As pressures to improve student outcomes of developmental education mount, colleges and universities turn to technology to boost student success, Markeisha Grant, Rebecca Natow, and Vikash Reddy write for EdSurge.
But despite their reputation as the most tech-savvy generation, students emerge as a key challenge to technology adoption in developmental education, finds a new report by the Center for the Analysis of Postsecondary Readiness (CAPR). Researches at CAPR interviewed 127 people from 42 colleges and 41 higher education systems on their development ed technology practices and challenges, the authors write.
Students frequently had difficulty using course technology, according to the interviewees. Some respondents cited a lack of technology training for end users as a barrier to adoption, the authors write. Low-income students and institutions located in rural areas also lacked reliable internet access, a problem that often disrupted their learning, the authors add.
Related: 5 myths about remedial education
CAPR's finding delivers another blow to the "digital native" stereotype. Older generations often generalize millennials as digital natives, assuming that they're all experts, or at least fast learners, when it comes to technology, Jenny Abamu wrote for an article in EdSurge.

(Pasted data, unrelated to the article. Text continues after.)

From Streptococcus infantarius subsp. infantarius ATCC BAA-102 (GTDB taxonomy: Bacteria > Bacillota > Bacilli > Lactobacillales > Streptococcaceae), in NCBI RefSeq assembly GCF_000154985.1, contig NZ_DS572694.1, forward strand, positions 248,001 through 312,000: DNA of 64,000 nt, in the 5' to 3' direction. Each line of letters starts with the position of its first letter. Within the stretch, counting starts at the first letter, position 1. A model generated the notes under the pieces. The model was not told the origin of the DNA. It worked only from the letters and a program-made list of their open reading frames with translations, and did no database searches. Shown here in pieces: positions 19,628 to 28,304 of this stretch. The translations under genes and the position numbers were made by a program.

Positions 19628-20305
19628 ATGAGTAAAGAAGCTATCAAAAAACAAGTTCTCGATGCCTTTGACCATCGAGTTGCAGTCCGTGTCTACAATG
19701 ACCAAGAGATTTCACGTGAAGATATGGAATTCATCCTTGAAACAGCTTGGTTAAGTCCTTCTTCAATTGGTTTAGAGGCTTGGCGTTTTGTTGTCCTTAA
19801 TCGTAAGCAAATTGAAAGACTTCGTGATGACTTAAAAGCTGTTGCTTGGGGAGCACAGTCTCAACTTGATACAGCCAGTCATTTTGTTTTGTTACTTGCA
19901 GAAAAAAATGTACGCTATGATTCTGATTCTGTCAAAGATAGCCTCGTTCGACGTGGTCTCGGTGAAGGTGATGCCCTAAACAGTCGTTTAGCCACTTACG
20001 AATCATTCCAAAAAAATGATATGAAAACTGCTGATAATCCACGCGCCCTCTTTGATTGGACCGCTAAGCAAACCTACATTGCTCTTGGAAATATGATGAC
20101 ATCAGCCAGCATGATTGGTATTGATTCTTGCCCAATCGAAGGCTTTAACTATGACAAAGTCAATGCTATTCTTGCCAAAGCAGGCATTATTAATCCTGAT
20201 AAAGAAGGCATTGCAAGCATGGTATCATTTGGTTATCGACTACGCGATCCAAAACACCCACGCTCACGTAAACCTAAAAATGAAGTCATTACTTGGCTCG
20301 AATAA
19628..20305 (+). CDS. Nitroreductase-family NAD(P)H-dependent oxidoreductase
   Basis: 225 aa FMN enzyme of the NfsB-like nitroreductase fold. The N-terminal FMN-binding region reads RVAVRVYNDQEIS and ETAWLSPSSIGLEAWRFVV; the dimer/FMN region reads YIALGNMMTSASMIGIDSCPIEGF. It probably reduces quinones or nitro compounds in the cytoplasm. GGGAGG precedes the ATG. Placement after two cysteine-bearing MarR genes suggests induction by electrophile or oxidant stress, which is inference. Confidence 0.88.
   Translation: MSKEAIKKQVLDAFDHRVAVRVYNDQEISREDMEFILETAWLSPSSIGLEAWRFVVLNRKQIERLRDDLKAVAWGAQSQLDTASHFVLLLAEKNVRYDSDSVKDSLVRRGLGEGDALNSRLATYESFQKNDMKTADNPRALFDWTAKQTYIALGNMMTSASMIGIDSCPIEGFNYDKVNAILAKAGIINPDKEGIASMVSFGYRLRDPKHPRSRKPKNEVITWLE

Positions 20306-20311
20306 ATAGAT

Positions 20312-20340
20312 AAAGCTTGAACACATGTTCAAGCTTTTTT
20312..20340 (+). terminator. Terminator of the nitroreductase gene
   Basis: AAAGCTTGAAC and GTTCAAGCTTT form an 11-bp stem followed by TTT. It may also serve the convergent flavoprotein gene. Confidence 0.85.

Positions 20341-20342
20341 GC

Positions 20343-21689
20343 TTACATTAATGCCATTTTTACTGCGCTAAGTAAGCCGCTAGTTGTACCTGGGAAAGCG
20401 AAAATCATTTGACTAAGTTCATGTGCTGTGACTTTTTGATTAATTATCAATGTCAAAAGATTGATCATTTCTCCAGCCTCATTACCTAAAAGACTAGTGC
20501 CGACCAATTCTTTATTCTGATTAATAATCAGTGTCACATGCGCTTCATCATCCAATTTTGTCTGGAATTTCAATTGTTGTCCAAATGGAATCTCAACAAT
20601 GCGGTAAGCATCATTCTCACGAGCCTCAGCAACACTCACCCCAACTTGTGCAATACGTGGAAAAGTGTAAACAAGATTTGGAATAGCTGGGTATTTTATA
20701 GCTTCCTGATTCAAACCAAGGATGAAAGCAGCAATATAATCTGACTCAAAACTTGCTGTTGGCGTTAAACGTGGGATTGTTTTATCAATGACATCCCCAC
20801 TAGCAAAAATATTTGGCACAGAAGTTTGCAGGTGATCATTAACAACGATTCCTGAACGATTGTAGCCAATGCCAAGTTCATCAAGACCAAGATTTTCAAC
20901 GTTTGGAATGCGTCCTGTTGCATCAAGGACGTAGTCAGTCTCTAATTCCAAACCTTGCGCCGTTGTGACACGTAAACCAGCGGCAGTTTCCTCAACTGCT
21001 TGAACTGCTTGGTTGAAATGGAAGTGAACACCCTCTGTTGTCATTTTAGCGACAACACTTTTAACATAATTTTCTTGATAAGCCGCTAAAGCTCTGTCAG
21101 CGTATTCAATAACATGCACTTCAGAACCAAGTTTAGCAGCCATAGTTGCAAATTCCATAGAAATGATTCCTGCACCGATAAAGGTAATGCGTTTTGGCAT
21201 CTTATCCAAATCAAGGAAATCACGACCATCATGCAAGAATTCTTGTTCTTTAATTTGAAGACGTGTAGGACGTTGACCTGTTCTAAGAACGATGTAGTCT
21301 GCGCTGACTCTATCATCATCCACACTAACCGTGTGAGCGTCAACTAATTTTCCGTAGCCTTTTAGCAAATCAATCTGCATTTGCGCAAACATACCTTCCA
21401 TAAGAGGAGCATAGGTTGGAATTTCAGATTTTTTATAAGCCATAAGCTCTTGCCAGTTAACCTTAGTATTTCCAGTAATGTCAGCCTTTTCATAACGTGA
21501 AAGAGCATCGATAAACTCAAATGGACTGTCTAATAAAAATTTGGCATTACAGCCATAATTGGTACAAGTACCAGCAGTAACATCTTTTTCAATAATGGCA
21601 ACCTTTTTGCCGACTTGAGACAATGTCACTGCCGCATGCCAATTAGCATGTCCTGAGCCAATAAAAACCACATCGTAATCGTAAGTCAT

Yet a report by the American Institutes for Research and nonprofit Change the Equation found that 58% of millennial test takers could not solve a multi-step task that required more than one computer program.
"We are not very tech savvy coming into college. Other than playing games and basic Microsoft office, there are many things we don't know," said Raamish Saeed, a senior from Saint Louis University, at an ed tech conference in 2017.
This discomfort with technology is even more pronounced with older students. In her work with low-income adult community college students, many students expressed frustration with their web-based developmental math, says Christina Hubbard, a community college expert at EAB. The students “felt like the technology was preventing them from demonstrating what they knew and most feared they would lose their financial aid eligibility before reaching college-level,” Hubbard adds.
As technology's role in developmental education grows, educators can no longer assume students have the necessary skills to succeed, the authors argue. Instead, institutions should try mandating courses that teach students how to use technology to support their course work, they recommend (Grant et al., Edsurge, 1/9).
Also see: 5 items on your students' technology wish list
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